To have a 1 out 248 chance of being a victim rather than a 1 out of 27 chance of being a victim is one lulu of a gigantic difference in safety.

    *[Federal Bureau of Investigation, (2010)]

  4. #78
    VIP Member Array Spirit51's Avatar
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    Quote Originally Posted by Moops View Post
    Then there's the theory that Steven Levitt and Stephen Dubner posit in their book Freakonomics, that the drop in violent crime is due to the rise in abortions in the late 60's and early 70's. Many of those who would otherwise be more likely to commit violent crimes (those on the lower end of the economic spectrum), were instead aborted. ~20 years later, when they would have been committing those crimes, they weren't around.
    That is a really interesting theory.
    A woman must not depend on protection by men. A woman must learn to protect herself.
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  5. #79
    VIP Member Array Spirit51's Avatar
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    Quote Originally Posted by 357and40 View Post
    Hurray, my city ranks #3.
    Do you get a button or ribbon? Or just a discount on a bullet proof vest.
    A woman must not depend on protection by men. A woman must learn to protect herself.
    Susan B. Anthony
    A armed society is a polite society. Manners are good when one has to back it up with his life.
    Robert Heinlein

  6. #80
    VIP Member Array Spirit51's Avatar
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    Quote Originally Posted by Chad Rogers View Post
    Are the communities with highest crime rates actually availing themselves of abortions? I wonder what the research into that is....
    I was just thinking the same thing.
    A woman must not depend on protection by men. A woman must learn to protect herself.
    Susan B. Anthony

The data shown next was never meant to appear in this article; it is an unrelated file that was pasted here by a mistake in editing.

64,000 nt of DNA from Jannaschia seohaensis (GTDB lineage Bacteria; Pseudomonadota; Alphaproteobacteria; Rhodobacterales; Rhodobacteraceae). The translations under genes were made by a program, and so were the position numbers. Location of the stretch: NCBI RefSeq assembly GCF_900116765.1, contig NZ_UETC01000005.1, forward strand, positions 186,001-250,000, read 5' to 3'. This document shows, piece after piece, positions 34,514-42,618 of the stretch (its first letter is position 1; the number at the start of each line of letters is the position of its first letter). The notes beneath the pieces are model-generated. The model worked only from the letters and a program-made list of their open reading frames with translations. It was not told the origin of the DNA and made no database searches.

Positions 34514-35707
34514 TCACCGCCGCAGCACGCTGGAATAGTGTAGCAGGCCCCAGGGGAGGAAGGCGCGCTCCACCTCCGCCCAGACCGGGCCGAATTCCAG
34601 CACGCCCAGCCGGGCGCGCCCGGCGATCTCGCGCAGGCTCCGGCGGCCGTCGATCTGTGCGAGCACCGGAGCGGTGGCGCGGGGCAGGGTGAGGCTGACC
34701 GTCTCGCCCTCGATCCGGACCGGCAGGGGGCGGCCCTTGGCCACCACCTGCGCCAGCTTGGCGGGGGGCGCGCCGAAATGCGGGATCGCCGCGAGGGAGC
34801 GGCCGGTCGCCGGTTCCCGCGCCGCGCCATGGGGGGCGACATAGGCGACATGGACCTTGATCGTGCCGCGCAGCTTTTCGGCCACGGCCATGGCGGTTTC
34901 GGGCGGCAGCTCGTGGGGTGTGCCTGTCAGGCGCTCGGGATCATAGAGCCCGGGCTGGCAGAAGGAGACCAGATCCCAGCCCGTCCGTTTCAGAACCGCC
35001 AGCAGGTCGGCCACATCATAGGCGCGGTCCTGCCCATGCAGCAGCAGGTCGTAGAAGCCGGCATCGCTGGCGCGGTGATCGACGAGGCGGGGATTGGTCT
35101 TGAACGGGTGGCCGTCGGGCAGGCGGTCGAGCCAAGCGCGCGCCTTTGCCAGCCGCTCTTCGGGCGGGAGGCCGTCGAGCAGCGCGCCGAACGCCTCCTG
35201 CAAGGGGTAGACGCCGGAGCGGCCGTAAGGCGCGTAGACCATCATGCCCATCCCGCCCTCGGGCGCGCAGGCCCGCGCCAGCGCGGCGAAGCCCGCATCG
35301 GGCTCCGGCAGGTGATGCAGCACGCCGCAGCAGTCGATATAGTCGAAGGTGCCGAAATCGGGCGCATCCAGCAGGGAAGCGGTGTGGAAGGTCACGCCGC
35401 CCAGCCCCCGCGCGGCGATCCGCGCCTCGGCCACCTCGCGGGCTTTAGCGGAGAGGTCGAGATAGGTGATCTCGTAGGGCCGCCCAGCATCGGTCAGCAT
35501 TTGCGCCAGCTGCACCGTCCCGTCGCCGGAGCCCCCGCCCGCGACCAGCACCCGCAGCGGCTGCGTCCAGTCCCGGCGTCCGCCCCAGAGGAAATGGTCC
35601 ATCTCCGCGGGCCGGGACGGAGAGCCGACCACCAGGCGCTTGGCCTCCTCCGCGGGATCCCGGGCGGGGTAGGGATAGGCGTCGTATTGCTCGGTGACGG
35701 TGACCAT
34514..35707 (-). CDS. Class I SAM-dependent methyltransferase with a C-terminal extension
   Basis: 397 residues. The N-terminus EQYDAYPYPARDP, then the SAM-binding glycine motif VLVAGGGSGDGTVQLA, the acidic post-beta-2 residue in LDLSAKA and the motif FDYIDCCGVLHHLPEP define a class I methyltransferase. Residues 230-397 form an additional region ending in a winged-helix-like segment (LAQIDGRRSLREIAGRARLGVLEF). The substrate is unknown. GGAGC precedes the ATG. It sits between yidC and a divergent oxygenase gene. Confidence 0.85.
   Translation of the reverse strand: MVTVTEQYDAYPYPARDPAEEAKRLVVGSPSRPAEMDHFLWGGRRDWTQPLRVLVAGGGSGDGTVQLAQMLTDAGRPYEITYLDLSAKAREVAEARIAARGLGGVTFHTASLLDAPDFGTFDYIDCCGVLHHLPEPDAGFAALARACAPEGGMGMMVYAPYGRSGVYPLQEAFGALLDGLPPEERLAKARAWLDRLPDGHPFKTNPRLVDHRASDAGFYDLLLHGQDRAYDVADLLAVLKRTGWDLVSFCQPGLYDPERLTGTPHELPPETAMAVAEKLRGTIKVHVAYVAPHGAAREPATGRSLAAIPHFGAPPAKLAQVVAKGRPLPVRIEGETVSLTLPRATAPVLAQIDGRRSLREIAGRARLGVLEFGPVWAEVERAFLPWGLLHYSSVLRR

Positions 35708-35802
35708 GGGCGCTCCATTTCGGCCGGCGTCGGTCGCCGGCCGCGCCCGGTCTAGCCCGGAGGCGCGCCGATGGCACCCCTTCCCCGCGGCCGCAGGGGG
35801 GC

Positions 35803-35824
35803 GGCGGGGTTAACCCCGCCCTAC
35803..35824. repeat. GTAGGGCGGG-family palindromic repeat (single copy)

A armed society is a polite society. Manners are good when one has to back it up with his life.
    Robert Heinlein

  7. #81
    Distinguished Member Array Doghandler's Avatar
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    I'll have to remember that crappy Wheaties comment for the next time one of my co-workers tries to detour my parade.

    Carry on.........

  8. #82
    Ex Member Array walleye's Avatar
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    Quote Originally Posted by Doghandler View Post
    I'll have to remember that crappy Wheaties comment for the next time one of my co-workers tries to detour my parade.

    Carry on.........
    (I'm the Wheaties man)

    We aren't talking about parades -- we're talking about sense of danger and awareness of actual danger, its level, its pattern of increase or decrease. That discounting the huge decrease in violent crime in the country may make some feel like they're in a parade, ignoring the reality of the positive and basing that on incorrect information is making false statements and perpetuating the myth of constant high threat in this country - (for whatever weird cause needing that mindset may have). Most people are happy to learn of increased safety, from crime, car accidents, diseases - whatever.